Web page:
Vikenty Vikentyevich Veresaev was WriterDoc
Vikenty Vikentyevich Veresaev (Russian: Вике́нтий Вике́нтьевич Вереса́ев), (January 16, 1867 – June 3, 1945), was a Russian writer and medical doctor of polish descent. His real last name was Smidovich.
Veresaev was born in Tula, where his father was a doctor. After graduating from the Tula gymnasium in 1884, he attended Saint Petersburg University, taking a master’s degree in history in 1888. He then enrolled inUniversity of Dorpat/Yuryev and successfully completed a course in medicine. His first work to appear in print was a collection of poems in 1885. His first short story, The Puzzle, was published in 1887. In 1890 he toured the coal mines of Donetsk with his brother, gathering material for a collection of sketches called The Underground Kingdom, detailing the struggles and hardships of the exploited miners, which he published in 1892.
During the 1890s, Veresaev joined a group known as the Legal Marxists, and he published works in such journals as New Word, Inception and Life. During this period he wrote a cycle of works concerning the intelligentsia’s frame of mind at the turn of the 20th century, including the novella Without a Road (1895), the short story The Craze (1898) and the novella At the Turning Point (1902). He also wrote about the difficult position of the Russian peasantry, such as in the short story Lizar (1899) which was praised by Vladimir Lenin. His short story On a Dead-end Road (1896) and the novella Two Ends (1899–1903) were devoted to the life of the workers.
During the first decade of the 20th century Veresaev was a member of the Sreda (Wednesday) literary group and published his works in Maxim Gorky‘s Znanie collections. He published his most successful book, the semi-autobiographical Memoirs of a Physician in 1901, in which he sharply criticized the system of Russian medical education. In April 1901 he was dismissed from the hospital where he’d been working because of his political views, and was forbidden to live in Moscow or Saint Petersburg for a period of two years.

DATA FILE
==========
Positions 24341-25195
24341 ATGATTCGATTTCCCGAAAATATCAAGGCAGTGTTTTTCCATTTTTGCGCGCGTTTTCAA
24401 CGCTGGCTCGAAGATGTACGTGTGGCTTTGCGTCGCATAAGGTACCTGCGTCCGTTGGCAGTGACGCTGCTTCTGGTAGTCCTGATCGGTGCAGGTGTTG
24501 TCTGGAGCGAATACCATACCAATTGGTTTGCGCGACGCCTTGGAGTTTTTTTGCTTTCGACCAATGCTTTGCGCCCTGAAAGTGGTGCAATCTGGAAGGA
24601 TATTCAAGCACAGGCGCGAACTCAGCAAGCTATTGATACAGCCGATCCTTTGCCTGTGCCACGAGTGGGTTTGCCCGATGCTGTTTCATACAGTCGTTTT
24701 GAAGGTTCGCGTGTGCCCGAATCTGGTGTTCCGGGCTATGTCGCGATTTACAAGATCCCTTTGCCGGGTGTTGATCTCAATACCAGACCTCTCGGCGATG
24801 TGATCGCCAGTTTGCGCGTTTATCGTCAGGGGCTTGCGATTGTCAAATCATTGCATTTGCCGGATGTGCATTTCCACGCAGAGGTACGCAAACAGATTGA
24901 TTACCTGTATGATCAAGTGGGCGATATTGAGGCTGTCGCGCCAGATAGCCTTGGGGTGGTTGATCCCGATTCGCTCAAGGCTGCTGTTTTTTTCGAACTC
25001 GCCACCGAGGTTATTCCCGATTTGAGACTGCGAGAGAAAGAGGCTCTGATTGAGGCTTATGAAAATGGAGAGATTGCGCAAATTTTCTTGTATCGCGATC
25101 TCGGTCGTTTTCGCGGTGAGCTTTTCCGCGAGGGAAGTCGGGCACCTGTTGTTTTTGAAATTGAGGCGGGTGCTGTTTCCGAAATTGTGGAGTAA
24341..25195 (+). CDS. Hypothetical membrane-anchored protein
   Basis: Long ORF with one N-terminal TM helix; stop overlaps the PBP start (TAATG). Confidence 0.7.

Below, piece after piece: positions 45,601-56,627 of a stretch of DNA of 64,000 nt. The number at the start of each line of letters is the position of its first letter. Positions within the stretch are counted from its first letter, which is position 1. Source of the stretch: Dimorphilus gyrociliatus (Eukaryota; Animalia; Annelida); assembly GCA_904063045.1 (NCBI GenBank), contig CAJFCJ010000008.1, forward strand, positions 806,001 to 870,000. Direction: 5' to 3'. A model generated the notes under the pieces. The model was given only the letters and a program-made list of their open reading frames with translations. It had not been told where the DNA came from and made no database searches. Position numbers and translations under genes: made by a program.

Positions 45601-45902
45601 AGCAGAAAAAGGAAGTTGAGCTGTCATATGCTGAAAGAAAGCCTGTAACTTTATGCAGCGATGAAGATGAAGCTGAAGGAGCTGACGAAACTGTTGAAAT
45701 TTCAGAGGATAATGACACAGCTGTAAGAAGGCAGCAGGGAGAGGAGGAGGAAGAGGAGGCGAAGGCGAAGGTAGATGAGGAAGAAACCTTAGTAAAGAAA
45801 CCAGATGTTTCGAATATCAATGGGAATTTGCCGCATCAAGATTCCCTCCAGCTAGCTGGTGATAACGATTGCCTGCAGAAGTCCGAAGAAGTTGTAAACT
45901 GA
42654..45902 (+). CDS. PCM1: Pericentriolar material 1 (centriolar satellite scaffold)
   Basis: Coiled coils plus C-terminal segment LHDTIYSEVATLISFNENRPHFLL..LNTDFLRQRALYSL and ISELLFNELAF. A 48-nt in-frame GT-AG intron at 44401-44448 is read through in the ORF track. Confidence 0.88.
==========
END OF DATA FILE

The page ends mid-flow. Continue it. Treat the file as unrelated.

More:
In 1904, at the outbreak of the Russo-Japanese War, he joined the army as a doctor. He told of his experiences in his book In the War, published in 1906. In this work he showed the heroism of Russian soldiers and officers and, at the same time, the corruption of the tsarist army.
Veresaev also wrote a long critical and philosophical work entitled Vital Life, the first book of which (1910) was devoted to a comparative analysis of Fyodor Dostoevsky (Man Accursed) and Leo Tolstoy (Long Live the Whole World!); the second book, Apollo and Dionysius (1915), was a critique of Friedrich Nietzsche‘s views. In 1911 Veresaev established the Pisately v Moskve Publishing House which he headed until 1918.
After the 1917 Revolution, which he welcomed, he devoted much of his time to cultural development and education. He also completed his cycle of works about the intelligentsia, including the novels In a Blind Alley (1922- translated into English as The Deadlock) andThe Sisters (1933). He published his reminiscences In the Years of My Youth in 1927 and In My Student Years in 1929. He also translated works by ancient Greek and Roman authors, including Homer’s Hymns, Sappho, Archilochus and others. At the end of the 1930s he began to translate the Iliad (published in 1949) and the Odyssey (published in 1953).
For his outstanding achievements in the field of literature Veresaev was awarded the State Prize of the USSR in 1945. He was also awarded the Order of the Red Banner of Labour. He died in Moscow in June 1945.
- Memoirs of a Physician, (autobiography), Alfred A. Knopf, New York, 1916. from Archive.org
- In the War, (autobiography), Mitchell Kennerley, New York, 1917. from Archive.org
- The Deadlock, (novel), Hyperion Press, 1974.
- Sisters, (novel), Hyperion Press, 1974.
- In the Steppe, (story), from The Salt Pit, Raduga Publishers, Moscow, 1988.
- Shavkuta, Anatoly; Tkachenko, Nikolai (1988). Introduction to In the Steppe, from The Salt Pit. Moscow: Raduga Publishers. p. 106. ISBN 5-05-001671-1.
- “The Great Soviet Encyclopedia”. The Gale Group. 2010. Retrieved 2012-02-17.
- Terras, Victor (1991). A History of Russian Literature. New Haven: Yale University Press. p. 474. ISBN 0-300-05934-5.